We all have that person on our shopping list: the person who has, literally, everything. For me, this impossible-to-buy-for person is my youngest brother-in-law. The guy really does have everything. He and his wife, my sister-in-law, are young professionals with a lot of money and not a lot of responsibilities outside of work. This usually means that they have the time – and disposable income – to buy the latest gadgets (they both bought an iPhone 5 the very first day it was available on pre-order), to go on vacations, to decorate their house. A few years ago, my husband and I sent them a really stylish wine cooler for Christmas, only to learn that they already owned one; the next year, we signed them up for a “Cheese of the month” club, but found out (seriously!) that they already belonged to something similar. Ever since, we’ve bought them a Visa gift card for Christmas and called it a day.
But sometimes, sending a gift card or cash to someone who “has it all” feels cold. Distant. Impersonal. Which is why this year, I’m rethinking my holiday shopping list to focus on personalized gifts at minimal cost.
For The Grandparents
Gift ideas for grandparents can be tough. My parents and my in-laws are both very stable financially, and really want for nothing. I can’t tell you the number of times one of them has said to me, “Don’t worry about a gift this year! We don’t need anything!”
And that’s true, to a point: they really don’t need anything.
This year, I’m designing photo calendars for both sets of grandparents. I’ll upload photos of my kids over the past year, create a calendar, and add important dates like anniversaries and birthdays. It’s a practical way to give the grandparents photos of the kids without cluttering up their (already cluttered) homes with more picture frames.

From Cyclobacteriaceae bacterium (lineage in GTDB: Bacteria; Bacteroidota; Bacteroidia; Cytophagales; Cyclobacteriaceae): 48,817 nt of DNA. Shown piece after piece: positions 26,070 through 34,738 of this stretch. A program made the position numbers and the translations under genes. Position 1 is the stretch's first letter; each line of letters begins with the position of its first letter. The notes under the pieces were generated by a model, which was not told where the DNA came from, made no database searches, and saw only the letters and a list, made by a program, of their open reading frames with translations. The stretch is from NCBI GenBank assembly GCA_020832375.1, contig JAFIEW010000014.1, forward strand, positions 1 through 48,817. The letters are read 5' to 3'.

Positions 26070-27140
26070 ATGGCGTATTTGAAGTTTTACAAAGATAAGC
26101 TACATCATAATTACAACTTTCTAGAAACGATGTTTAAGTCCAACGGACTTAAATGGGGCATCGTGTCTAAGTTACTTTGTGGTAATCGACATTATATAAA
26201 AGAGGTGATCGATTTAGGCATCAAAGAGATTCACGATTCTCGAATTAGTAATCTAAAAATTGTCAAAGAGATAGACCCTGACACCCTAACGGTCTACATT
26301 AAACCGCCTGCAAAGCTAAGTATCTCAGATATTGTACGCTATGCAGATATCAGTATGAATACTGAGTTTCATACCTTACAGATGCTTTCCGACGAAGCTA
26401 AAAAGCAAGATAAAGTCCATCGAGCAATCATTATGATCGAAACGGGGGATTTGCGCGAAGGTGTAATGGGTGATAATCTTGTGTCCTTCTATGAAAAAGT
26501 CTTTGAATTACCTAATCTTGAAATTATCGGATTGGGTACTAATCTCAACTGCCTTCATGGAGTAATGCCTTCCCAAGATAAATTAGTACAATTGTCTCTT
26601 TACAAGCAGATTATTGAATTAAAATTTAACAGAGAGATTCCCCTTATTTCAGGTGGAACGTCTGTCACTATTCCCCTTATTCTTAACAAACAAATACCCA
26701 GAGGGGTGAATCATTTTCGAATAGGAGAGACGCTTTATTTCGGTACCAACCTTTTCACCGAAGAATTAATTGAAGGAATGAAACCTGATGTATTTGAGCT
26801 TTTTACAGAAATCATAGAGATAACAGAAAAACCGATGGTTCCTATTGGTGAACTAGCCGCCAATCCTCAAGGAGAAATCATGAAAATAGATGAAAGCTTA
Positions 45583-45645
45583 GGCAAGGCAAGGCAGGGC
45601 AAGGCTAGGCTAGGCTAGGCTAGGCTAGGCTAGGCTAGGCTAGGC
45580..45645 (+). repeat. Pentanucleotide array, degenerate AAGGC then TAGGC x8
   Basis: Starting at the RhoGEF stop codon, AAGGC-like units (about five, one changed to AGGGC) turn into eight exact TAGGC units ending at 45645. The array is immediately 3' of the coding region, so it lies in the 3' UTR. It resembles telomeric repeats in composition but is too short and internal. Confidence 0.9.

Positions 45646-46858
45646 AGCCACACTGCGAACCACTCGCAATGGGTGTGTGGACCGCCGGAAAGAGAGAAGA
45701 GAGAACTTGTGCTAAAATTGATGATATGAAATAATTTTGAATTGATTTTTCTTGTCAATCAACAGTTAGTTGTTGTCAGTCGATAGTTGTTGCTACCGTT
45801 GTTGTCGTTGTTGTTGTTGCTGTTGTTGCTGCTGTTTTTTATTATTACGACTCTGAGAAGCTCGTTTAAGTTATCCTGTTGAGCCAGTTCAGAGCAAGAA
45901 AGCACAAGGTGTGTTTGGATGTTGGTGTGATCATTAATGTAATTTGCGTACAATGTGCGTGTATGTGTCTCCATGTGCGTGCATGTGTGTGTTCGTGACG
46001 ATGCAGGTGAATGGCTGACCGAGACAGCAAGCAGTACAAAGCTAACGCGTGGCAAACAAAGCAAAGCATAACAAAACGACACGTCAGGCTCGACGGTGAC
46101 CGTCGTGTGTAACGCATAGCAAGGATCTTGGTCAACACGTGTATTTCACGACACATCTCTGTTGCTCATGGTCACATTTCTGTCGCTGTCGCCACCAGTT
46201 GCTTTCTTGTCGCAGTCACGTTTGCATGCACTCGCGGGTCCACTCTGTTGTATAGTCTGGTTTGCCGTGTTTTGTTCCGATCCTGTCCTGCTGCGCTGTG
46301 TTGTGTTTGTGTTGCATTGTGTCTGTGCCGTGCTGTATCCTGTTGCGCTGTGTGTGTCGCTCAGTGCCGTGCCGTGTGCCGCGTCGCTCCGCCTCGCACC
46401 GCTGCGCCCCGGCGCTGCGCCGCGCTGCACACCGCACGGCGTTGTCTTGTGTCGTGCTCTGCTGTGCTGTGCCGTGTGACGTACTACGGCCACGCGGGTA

Cost: Thanks to discount codes, I’ll likely spend less than $15 per calendar.
For Nieces and Nephews
If I’ve learned one thing about children and gifts, it’s this: they loveanything that has their name on it.
Last year, I sent all my nieces and nephews personalized gifts that focused on this well-known fact. My husband used his jig saw to cut corkboard into large flowers and footballs. Then, we painted the corkboards and wrote the kids’ names on them. The result was an adorable board on which to hang photos or artwork.
Cost: About $5 per board. I saw something similar in last spring’s Pottery Barn Kids catalog, and they listed the boards for $39.99.
This year, my nieces and nephews will get more custom-made gifts. A few months ago, I found some amazingly soft pillowcases on closeout at Bed, Bath, and Beyond. I bought them up, and gave them to a friend who has a really amazing sewing machine. She used the monogram setting to stitch the kids’ initials on to the pillowcases.
Cost: The pillowcases cost me $3 each; I paid my friend (who was reluctant to take my money, but I insisted) $20 to monogram the four items.
For Mom and Dad
I am a sucker for personalized gifts. I’ve got my kids’ faces emblazoned on everything from mugs to t-shirts (yes, I’m that mom). Last year, though, my husband surprised me with a custom-made gift I’d never considered: pottery.
He took my kids to a local pottery studio, where they painted Christmas tree ornaments and a large serving platter. All the gifts included my kids artwork as well as their hand and foot prints – another practical gift that holds a memory.
Cost: The cost to buy and decorate the platter cost $22; each ornament was $8.
And If You Must Buy a Gift Card…
At least make it more pleasing to the eye! After I sent my brother- and sister-in-law a plain old gift card last year, I learned about a website that lets you design personalized gift cards. You can upload a picture, decide on a dollar amount, and choose from either a Visa or store gift card. This year, my “I have it all” brother-in-law will still get a gift card, but it will come with a picture of his niece and nephew on it.
Reader, what are your favorite personalized gifts? How do you keep costs down?